TV's Female Icons Dominating Screens Again

Dia Dipasupil/Getty Images

Iconic women have been dominating TV screens for decades, from the homes on Wisteria Lane to the halls of Sterling Cooper; from the Stars Hollow town meetings in Patty’s dance studio to the showers of Litchfield Penitentiary; from the White House press room to, well, numerous locations all over the DC area. While these seven Emmy-nominated actresses have been recognized for their most recent television portrayals, we'll forever know and love them for their first iconic TV roles.

Elisabeth Moss

She might have started off as just a secretary at Sterling Cooper, but a determined Peggy Olson fought against the double standards rampant in the advertising agency world in the 1960s and quickly rose in the ranks to become one of the agency’s greatest writers, creatives and competition on the revolutionary AMC show Mad Men. This role earned Elisabeth numerous nominations, including wins at both the SAG Awards and Emmy Awards.


Elisabeth Moss taps into an equally determined character in her role as Offred (aka “June”) in the hit Hulu show The Handmaid’s Tale. While her survival in Gilead is more of a literal life-or-death situation than Peggy Olson’s on Madison Avenue, that doesn’t scare the badass June as she fights to escape the totalitarian nation and reunite with her kidnapped daughter. In the show's first season alone, Elisabeth has earned two Emmy Awards.

alberto E. Rodriguez/Getty Images
jeff riedel/Contour by Getty Images
dimitrios kambouris/Getty Images
Jeffrey mayer/wireimage
christopher polk/Getty Images
frazer harrison/Getty Images

"Nolite te bastardes carborundorum, bitches" - June

RICH FURY/GETTY IMAGES
ZACK DEZON/GETTY IMAGES

JULIA LOUIS-DREYFUS

Seinfeld’s Elaine Benes was just one of the boys with a tendency to be quite assertive despite usually being outnumbered by men. Sound familiar? Julia Louis-Dreyfus’ Selina Meyer on the HBO comedy VEEP has also spent a large portion of her day bossing men around (and cursing wildly while doing so!) in the boys’ club that is both the White House and Washington, DC.


Between the two roles, Julia has created two endearing, human and far-from-perfect characters that aren’t just lovable, they’re also major award winners! From Golden Globes to Critics’ Choice, Emmys, SAG and Television Critics Association Awards, Julia Louis-Dreyfus’ wins for both Seinfeld and VEEP have been nothing short of incredible. In fact, with her sixth back-to-back win for Best Actress in a Comedy for VEEP, she's made history for most Emmy Awards won by a single performer for one role.

J. Merritt/Getty Images
NBC/NBCUniversal
Ron Galella/Ron Galella Collection
RON GALELLA/RON GALELLA COLLECTION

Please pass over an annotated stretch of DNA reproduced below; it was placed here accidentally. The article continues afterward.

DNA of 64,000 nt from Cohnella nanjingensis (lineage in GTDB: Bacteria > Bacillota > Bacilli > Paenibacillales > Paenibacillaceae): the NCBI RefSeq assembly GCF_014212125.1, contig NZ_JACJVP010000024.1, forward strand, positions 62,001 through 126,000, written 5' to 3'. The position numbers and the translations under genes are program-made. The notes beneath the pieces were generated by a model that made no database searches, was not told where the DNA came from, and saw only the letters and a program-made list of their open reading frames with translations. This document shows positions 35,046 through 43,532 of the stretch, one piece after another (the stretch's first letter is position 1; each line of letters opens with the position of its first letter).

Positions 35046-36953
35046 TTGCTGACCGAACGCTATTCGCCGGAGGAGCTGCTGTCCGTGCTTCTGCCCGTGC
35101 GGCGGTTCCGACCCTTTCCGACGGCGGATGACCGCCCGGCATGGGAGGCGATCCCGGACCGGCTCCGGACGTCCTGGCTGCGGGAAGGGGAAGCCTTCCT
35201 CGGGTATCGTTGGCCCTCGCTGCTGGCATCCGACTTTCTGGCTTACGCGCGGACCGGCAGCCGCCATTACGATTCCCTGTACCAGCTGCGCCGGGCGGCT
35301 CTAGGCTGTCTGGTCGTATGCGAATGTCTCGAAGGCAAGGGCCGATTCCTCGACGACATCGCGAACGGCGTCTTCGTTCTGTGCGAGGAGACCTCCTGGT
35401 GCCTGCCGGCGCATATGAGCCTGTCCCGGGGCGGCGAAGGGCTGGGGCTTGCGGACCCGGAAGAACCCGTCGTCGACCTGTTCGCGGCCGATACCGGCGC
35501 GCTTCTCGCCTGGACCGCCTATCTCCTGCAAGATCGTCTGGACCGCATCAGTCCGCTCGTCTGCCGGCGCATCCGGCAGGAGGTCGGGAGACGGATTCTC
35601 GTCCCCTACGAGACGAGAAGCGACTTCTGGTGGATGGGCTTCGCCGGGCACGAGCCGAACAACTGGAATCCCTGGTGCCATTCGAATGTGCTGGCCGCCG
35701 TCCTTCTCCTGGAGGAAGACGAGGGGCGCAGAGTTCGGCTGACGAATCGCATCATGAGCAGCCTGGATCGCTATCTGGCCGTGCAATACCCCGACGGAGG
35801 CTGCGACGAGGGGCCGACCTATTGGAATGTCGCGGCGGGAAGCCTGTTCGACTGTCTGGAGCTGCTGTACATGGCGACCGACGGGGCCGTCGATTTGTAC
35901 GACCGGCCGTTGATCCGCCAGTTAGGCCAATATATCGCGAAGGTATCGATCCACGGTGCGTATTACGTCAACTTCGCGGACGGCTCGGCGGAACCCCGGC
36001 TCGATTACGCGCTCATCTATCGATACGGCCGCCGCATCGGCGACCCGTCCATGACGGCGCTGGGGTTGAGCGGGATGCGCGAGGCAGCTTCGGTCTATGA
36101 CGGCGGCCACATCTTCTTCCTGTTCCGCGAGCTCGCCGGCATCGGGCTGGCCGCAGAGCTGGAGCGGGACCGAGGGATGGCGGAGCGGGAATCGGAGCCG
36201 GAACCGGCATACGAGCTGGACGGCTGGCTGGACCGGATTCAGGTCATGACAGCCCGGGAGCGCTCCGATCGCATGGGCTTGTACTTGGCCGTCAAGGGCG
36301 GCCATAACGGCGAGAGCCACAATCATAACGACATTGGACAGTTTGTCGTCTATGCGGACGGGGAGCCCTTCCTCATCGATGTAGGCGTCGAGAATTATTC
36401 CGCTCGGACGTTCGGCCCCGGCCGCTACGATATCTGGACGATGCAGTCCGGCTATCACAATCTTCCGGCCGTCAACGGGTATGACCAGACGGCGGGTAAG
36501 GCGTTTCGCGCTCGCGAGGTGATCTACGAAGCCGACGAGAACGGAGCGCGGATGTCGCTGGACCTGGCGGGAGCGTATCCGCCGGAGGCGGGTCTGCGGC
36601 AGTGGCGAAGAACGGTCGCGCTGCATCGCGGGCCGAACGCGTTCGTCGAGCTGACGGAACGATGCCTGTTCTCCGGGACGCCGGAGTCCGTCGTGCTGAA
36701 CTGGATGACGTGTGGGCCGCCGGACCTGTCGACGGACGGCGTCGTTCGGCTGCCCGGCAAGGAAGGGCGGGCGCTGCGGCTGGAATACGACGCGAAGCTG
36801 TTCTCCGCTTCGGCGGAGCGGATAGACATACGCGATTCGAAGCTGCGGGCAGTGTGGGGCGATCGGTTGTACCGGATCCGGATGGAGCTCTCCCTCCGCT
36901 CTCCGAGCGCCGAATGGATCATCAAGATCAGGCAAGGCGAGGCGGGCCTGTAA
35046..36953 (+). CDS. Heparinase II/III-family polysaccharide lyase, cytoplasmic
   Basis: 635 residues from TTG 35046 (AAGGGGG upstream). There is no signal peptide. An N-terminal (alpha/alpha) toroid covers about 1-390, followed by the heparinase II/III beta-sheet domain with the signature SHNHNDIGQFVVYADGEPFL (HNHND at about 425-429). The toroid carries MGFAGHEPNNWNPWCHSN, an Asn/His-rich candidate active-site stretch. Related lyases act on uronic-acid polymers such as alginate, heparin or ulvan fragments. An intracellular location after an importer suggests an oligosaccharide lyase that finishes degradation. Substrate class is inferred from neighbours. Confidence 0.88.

SGranitz/wireimage

“You bet it was. It was a huge pleasure to meet me.” – Selina Meyer

michael loccisano/Getty Images
jason merritt/Getty Images

ALEXIS BLEDEL

Lorelei Leigh Gilmore, aka Rory Gilmore, was the pride of Stars Hollow on the WB show Gilmore Girls (and also Netflix’s Gilmore Girls: A Year in the Life). We knew everything about her entire life, from her accidental conception to her entire thought process leading up to her decision to go to Yale instead of Harvard, and to her own surprise pregnancy at the age of 32. This was Alexis’ first acting role and she fully embodied the loving, verbose and coffee-addicted character in such a way that many were pleasantly shocked to see her very quiet and subtle portrayal of the mysterious and suffering Ofglen (aka Emily), also from The Handmaid’s Tale.


Though Gilmore Girls launched Alexis’ career, gave her a devoted fanbase and earned her a number of nominations and awards, including two Teen Choice Awards, it was the role of Ofglen/Emily that finally gave her an Emmy Award win.

david crotty/patrick mcmullan
Getty Images/Hulton Archive
Getty Images/Hulton Archive
jason laveris/filmmagic

“I can not do this alone. I need my mommy and I don’t care who knows it!” – Rory Gilmore

david livingston/Getty Images
alberto E. rodriguez/Getty Images
      
tommaso boddi/wireimage

ALLISON JANNEY

As the White House Press Secretary and later White House Chief of Staff, The West Wing’s fan-favorite no-bullshit C.J. Cregg was an impressive force to be reckoned with. But also, with the code name “Flamingo,” a quick wit, a snarky sense of humor and a fabulous laugh, it’s easy to see how Allison Janney would have some decent comedy chops as well. And that she does! In playing recovering addict Bonnie Plunkett on the CBS comedy Mom, Allison brings utter joy to this dysfunctional character and her relationship with her grown daughter and extended family.


From her work on The West Wing alone, Allison took home four SAG Awards. Four of her seven Emmy Awards were also due to her work on the NBC drama and two were for her comedic role on the CBS show.